Iraq Veterans Against the War (IVAW) was founded by Iraq war veterans in July 2004 at the annual convention of Veterans for Peace (VFP) in Boston to give a voice to the large number of active duty service people and veterans who are against this war, but are under various pressures to remain silent. This benefit will go towards the IVAW’s continuing efforts to bring home the reality of the occupations of Iraq and Afghanistan.

Tickets are $15.00 general admission, $13.00 seniors, $12.00 IFC Center members.

David Zeiger is available for interviews.

For more information about the film, visit http://thisiswherewetakeourstand.com
For more information about Iraq Veterans Against the War, visit http://ivaw.org
For information about the event or images, contact Harris Dew at 212 924-6789 or hdew@ifccenter.com
IFC Center, 323 Avenue of the Americas at West 3rd Street, box office: 212 924-7771.

 =====

PRESS RELEASE ON AUGUST 10th, 2009

More Than 40,000 Online Viewers Know the Truth…Do You?
Today, View the Third Installment of “This is Where We Take Our Stand,” Groundbreaking Web-Only Series Featuring Soldiers’ and Veterans’ Iraq and Afghanistan War Testimony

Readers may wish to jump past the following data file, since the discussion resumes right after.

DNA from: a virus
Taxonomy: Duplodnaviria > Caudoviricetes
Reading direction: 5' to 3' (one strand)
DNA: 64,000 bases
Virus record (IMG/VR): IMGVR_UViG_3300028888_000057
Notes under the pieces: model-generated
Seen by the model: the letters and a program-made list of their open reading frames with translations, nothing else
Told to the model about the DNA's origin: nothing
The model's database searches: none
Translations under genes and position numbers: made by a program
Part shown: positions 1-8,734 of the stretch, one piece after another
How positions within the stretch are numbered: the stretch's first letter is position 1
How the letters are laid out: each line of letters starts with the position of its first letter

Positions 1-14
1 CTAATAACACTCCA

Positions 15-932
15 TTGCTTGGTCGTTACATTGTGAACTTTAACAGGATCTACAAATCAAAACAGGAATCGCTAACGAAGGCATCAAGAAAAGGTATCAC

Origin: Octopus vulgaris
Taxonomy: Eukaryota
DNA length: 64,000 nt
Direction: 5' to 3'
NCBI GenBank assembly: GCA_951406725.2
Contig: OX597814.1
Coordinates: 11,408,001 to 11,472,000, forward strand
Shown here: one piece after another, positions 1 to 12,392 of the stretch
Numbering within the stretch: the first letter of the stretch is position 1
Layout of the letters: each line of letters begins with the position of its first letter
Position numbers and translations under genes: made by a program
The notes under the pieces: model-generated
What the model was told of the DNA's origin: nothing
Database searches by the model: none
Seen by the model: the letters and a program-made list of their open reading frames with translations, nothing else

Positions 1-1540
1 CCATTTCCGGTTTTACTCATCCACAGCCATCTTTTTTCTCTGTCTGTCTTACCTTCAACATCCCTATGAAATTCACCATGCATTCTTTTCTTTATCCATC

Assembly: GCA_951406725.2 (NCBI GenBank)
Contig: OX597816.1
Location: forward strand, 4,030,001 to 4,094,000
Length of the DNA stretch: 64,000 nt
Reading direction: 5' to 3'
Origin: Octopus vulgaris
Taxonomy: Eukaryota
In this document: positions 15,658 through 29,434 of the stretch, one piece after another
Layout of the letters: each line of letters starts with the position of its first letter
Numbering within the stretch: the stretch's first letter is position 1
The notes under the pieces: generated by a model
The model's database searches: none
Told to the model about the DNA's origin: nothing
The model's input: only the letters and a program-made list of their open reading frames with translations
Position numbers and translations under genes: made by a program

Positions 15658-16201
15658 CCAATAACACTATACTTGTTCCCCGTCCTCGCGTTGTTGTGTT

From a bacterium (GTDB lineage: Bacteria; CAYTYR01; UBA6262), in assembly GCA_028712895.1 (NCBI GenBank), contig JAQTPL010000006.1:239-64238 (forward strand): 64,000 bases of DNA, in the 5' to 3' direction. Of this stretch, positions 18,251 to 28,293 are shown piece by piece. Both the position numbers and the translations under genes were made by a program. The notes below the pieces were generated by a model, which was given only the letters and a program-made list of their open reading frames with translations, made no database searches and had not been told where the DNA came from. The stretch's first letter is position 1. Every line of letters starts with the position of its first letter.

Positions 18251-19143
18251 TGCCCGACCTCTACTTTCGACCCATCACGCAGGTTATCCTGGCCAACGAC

Contact:  Linda Cronin-Gross, LCG Communications: 718.853.5568; 917.767.1141; linda@lcgcommunications.com

August 10, 2009 – Los Angeles, CA:  Today, Displaced Films (Sir! No Sir!) and Northern Light Productions (Unfinished Symphony), along with the Iraq Veterans Against the War Winter Soldier Project, are launching the third episode of the web series “This is Where We Take Our Stand.”  The series tells the story of last year’s Winter Soldier Iraq/Afghanistan hearings from the inside — going beyond the testimony to the people whose lives, experiences, and struggles made that historic event possible. The six-episode series will be posted consecutively, every two weeks, throughout the summer.  More than 40,000 have experienced the trailer and first two episodes… and the number grows daily.